Next let’s look at how we make our decisions and interpret the world around us. Do we put what builds the kingdom of God and fulfills our calling in Christ at the top of the list when we are making our choices, or do those factors come near the bottom? Have we learned to pray/ask and find the answers to, “Where are You, God, in this situation?” “What is it You want me to accomplish for Your kingdom?” If we know a choice we are going to make is improper or is going to have negative or even neutral consequences, do we choose to spend our time in those pursuits? How frequently do we make these kinds of decisions?  What about how we form and frame our relationships with our family and our friends? Is Jesus in these relationships?  How? and Where? Is Jesus front and center, a part of our conversations and our mutual activities? or is Jesus rarely even mentioned or thought of when we are together?  Where do these relationships take us?  Do they help us grow closer to Jesus or do they take us farther away from Christlikeness? 

 

We could continue with questions like this until we get lost in our introspection, which is what I don’t want us to do.  I think by now, however, we all understand what I mean when I ask, “How would our lives be different if Jesus were not a part of our lives?” Some of Jesus’ disciples came to the conclusion the demands of Jesus were not a worthwhile investment of their time, money, decision-making processes, and relationships. They grumbled first, and when the demands became too great, “many of his disciples turned back and no longer followed him” (v66). One of them eventually betrayed Him. In my mind’s eye, which may or may not be accurate, I picture a long pause between v66 and v67.  I picture Jesus talking to Himself, praying, asking God, “How long before I really reveal the demands of a relationship with me?”  Most of us have probably experienced this type of emotional conversation when we were dating or making a new friend.  We wonder, “How much should I share and how early to share it?  Do we “dump” everything early on testing to see if someone will stay before our emotional investment in that person gets too great and we “can’t afford, at least emotionally” to have them leave us after they “know us”?  Do we play it safe, going slowly and risk losing a relationship because we are cold and distant? Do we understand the rhythms of the give-and-take of a healthy relationship?  Jesus obviously realized now was the time to reveal to His casual disciples what being His disciple really meant.  Now Jesus stood, sadly, probably somewhat broken, and watched them walk away until He could see them no more: “Jerusalem, Jerusalem, how often I have longed to gather your children together, as a hen gathers her chicks under her wings, and you were not willing” (Luke 13:34, Matthew 23:37). “O disciples, you who say you want to be My disciples, there are so many things I would give you if you would truly follow me, but you are not willing.” And then, Jesus turned His eyes back to the Twelve, “You do not want to leave too, do you?” If Jesus were physically present here right now and asked us straight up to follow Him wherever, would we have other options to consider or have we already made that choice?  Simon Peter didn’t?  “Lord, to whom shall we go?”  When the 12 thought Jesus was dead, they were lost.  They didn’t know what to do.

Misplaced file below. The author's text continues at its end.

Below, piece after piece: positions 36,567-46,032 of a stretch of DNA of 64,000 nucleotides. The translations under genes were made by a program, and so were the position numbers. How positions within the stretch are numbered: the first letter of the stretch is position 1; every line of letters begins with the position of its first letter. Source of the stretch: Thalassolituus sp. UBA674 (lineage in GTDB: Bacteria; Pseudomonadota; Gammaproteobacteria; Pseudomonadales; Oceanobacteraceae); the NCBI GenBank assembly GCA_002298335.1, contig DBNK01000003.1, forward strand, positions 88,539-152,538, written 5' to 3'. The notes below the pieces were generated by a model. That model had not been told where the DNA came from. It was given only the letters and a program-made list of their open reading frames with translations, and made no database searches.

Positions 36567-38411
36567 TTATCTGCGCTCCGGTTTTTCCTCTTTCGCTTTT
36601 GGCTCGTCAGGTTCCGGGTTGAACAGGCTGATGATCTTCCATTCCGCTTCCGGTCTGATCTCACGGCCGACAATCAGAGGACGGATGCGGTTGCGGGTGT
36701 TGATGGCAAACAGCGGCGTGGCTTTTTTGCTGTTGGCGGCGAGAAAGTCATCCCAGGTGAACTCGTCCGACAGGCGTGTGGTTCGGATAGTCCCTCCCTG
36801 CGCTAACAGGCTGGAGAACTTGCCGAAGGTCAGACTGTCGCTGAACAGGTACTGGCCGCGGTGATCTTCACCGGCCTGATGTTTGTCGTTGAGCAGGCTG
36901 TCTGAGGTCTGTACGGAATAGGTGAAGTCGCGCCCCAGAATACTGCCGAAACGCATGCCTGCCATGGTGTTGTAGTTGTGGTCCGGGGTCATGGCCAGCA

Let me ask this same question a different way: “Do we immediately know when Jesus is with us and when He is absent from us?” Are we well enough acquainted with His presence to notice his absence? There’s hardly an object in the main rooms of our house that doesn’t speak to me in some way. If I know what these objects are saying to me, I should know with an even greater degree of intimacy what Jesus is saying to me about every part of my life. I pray this is true of all of us as well.  I pray we learn to consider every aspect of our lives an investment in our relationship with Jesus. I pray that Jesus is so real to us that not hearing Him speak scares us to death, that the loss of His presence is the greatest loss we can suffer. Don’t get lost in self-examination, get lost in seeking God’s kingdom and His righteousness first, and then let Jesus multiply our time, our money, our wisdom, and our relationships.  He promises He will if we do it His way, first, last, and always.